• Difficult terrain—e.g., dense forests or jungles, mountains, islands, rivers, deserts, etc.—and poor road conditions may necessitate supplementary modalities and technology for registration, such as mobile units in trucks, boats, motorbikes, helicopters, etc.

  • Areas with security concerns may need additional strategies for registration, as well as measures such as enhanced security of personnel and assets.

Given the potential difficulties associated with certain geographies, as well as difficult roads and transportation, there is a high risk of exclusion for remote or difficult to reach populations. To mitigate these risks, practitioners should consider the implications of certain geographic constraints on the design and rollout of their ID system, including those outlined in Table 11.

Table 11. Design implications of geography

Implications for Key Decisions
Large territory and/or many sparsely populated areas


  • Registration strategy, timeline, and cost, including measures to reduce the direct and indirect costs of people having to travel long distances, and bring enrollment services close to the people

Population size and growth rates



  • Sufficient data points are needed to deduplicate the population (e.g., multiple biometrics if using biometric recognition)

  • Data storage and systems capacity must be appropriate to handle the current and projected population

Difficult terrain and/or areas with security risks


Public engagement:

  • Information campaigns and outreach must be tailored to and accessible to remote populations

  • Special efforts should be made in high-risk areas to ensure sufficient outreach and trust with the population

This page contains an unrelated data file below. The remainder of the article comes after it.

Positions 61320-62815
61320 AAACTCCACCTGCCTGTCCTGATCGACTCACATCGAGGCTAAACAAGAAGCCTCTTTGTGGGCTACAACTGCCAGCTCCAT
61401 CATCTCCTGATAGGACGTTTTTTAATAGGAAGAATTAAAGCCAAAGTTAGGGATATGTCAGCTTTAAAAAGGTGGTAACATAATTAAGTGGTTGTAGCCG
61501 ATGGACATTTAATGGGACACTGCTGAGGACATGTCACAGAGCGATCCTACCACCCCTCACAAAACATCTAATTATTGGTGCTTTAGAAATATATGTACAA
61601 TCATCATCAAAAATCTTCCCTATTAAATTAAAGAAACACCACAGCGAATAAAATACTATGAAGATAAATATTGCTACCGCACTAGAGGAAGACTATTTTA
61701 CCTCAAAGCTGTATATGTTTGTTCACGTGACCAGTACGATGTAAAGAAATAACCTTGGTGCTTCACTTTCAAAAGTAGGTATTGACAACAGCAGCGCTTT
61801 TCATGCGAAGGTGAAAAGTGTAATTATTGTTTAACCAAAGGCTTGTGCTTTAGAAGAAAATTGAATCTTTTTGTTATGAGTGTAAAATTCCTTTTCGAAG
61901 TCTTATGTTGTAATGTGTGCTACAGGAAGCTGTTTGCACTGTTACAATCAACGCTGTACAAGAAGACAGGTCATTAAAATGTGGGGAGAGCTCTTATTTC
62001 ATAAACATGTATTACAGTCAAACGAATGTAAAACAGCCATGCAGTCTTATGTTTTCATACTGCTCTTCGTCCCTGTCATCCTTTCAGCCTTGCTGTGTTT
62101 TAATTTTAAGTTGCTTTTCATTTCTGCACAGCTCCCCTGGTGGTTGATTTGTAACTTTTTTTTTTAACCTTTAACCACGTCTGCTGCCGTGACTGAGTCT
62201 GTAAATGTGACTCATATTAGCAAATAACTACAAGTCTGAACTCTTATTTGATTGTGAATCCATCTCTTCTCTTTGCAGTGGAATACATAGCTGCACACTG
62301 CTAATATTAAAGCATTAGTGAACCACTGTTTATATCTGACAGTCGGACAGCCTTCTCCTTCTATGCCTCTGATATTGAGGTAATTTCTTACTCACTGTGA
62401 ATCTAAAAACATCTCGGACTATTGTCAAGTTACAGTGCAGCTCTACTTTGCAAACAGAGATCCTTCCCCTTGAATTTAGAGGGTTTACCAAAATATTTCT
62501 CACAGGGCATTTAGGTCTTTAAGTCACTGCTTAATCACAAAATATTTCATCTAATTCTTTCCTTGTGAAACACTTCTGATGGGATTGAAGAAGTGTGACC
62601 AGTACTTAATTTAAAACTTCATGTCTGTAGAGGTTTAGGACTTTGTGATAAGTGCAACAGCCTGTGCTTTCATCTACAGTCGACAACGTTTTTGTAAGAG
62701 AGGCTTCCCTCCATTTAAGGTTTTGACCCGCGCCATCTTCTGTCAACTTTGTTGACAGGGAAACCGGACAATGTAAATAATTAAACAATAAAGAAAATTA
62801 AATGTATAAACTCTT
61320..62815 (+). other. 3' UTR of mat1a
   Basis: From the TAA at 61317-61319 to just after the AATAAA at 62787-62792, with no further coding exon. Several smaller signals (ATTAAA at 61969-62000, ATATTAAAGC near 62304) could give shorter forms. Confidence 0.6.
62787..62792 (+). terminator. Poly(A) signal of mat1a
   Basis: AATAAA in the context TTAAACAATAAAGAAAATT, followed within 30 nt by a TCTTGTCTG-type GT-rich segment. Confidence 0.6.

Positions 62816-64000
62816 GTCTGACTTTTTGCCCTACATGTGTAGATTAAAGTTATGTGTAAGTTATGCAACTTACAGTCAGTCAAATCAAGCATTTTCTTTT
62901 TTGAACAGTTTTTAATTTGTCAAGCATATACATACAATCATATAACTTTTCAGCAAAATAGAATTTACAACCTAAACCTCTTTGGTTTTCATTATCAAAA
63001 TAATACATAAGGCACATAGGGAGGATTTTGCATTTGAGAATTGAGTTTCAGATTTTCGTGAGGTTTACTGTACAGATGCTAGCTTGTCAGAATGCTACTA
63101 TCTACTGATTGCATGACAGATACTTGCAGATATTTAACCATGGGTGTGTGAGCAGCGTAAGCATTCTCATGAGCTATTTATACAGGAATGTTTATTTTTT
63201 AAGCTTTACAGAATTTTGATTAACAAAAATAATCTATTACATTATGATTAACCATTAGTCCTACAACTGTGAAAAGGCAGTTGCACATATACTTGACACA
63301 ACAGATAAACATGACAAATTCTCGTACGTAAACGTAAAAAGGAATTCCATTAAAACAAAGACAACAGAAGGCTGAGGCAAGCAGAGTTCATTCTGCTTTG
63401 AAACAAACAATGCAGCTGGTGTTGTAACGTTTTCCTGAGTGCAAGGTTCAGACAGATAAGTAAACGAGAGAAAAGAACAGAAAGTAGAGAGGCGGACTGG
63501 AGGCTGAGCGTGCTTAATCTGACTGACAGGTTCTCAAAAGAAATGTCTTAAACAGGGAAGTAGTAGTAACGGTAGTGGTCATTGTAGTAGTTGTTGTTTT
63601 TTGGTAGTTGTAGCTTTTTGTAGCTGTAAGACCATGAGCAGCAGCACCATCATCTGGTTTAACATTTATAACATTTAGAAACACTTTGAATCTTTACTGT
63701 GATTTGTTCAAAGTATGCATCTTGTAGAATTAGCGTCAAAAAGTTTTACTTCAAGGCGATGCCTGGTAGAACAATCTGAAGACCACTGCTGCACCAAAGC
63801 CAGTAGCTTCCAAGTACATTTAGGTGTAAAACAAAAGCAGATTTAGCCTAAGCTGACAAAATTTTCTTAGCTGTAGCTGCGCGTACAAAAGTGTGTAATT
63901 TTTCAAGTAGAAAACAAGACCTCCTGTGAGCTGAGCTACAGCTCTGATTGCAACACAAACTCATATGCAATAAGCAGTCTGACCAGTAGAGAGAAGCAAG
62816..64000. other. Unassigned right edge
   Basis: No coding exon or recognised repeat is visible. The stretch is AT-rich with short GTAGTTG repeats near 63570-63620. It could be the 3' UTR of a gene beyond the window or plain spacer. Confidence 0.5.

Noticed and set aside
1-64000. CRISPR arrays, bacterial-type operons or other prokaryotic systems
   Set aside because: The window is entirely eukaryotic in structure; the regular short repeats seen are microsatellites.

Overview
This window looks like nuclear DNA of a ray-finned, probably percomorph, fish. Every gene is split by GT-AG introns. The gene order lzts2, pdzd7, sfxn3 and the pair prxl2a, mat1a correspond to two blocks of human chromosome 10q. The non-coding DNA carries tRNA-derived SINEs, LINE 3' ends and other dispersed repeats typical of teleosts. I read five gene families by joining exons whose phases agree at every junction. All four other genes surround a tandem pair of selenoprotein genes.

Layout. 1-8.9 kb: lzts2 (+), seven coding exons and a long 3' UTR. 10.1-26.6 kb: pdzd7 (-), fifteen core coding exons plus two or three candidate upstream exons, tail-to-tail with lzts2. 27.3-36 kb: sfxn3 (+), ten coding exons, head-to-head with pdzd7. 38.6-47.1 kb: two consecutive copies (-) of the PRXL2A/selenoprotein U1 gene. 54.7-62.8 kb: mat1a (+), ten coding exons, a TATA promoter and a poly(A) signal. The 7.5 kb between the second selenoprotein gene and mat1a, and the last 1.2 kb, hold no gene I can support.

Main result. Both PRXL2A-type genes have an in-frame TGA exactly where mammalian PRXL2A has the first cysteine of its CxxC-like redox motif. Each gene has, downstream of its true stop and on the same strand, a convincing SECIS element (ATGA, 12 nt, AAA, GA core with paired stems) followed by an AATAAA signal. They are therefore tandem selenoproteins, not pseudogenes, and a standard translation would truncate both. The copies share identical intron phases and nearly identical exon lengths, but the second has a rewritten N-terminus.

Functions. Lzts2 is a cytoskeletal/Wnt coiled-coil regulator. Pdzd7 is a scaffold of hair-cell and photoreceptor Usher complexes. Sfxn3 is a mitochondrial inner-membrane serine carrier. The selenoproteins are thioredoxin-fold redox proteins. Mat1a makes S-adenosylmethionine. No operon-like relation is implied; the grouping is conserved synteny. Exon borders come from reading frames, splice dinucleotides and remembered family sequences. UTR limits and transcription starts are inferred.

3. Consider socioeconomic characteristics

Ideally, an ID system will help contribute to inclusive economic, social, and political development. However, current levels of social and economic development and overall population characteristics—including poverty rates, general and technological literacy levels, and the prevalence of persons with disabilities—also have important implications for the architecture of ID systems. If these factors are not incorporated into design, the ID system may not be easily accessible to large groups of marginalized people, increasing the risk of exclusion. In particular:

  • The direct and indirect costs of registration and obtaining credentials will disproportionately affect poor and rural people; who may make up a large portion of the population and are also those for whom identification may have the highest marginal benefits.

  • People who cannot read may have trouble completing registration forms and remembering or using ID numbers and PINs.

  • Persons with disabilities may constitute a large portion of the population and will require specific accommodations for registration and utilization of the ID system; if biometrics are being used, persons with disabilities as will elderly persons and manual laborers and other groups, may have difficulty giving fingerprints.

  • Digital illiteracy and poverty may also make it difficult for some people to access or use certain features of ID systems, such as mobile or internet-based applications.

Table 12 presents some important implications of socioeconomic development for design. In particular, registration and outreach strategies should be designed to foster inclusion of marginalized groups.

Table 12. Design implications of socioeconomic development

Implications for Key Decisions
High poverty rates


  • Fee charging models must not price people out of the ID system either through access to the ID system or related services

Credentials and authentication:

  • First credentials should be free of cost to the individual


  • Registration strategy should attempt to mitigate direct and indirect costs of enrollment and collecting credentials

High rates of elderly persons, general illiteracy, technological illiteracy, and/or disability


  • Staff should be trained to assist the elderly, people with low levels of literacy, and people with disabilities to complete applications and other requirements

Credentials and authentication:

Privacy and Security: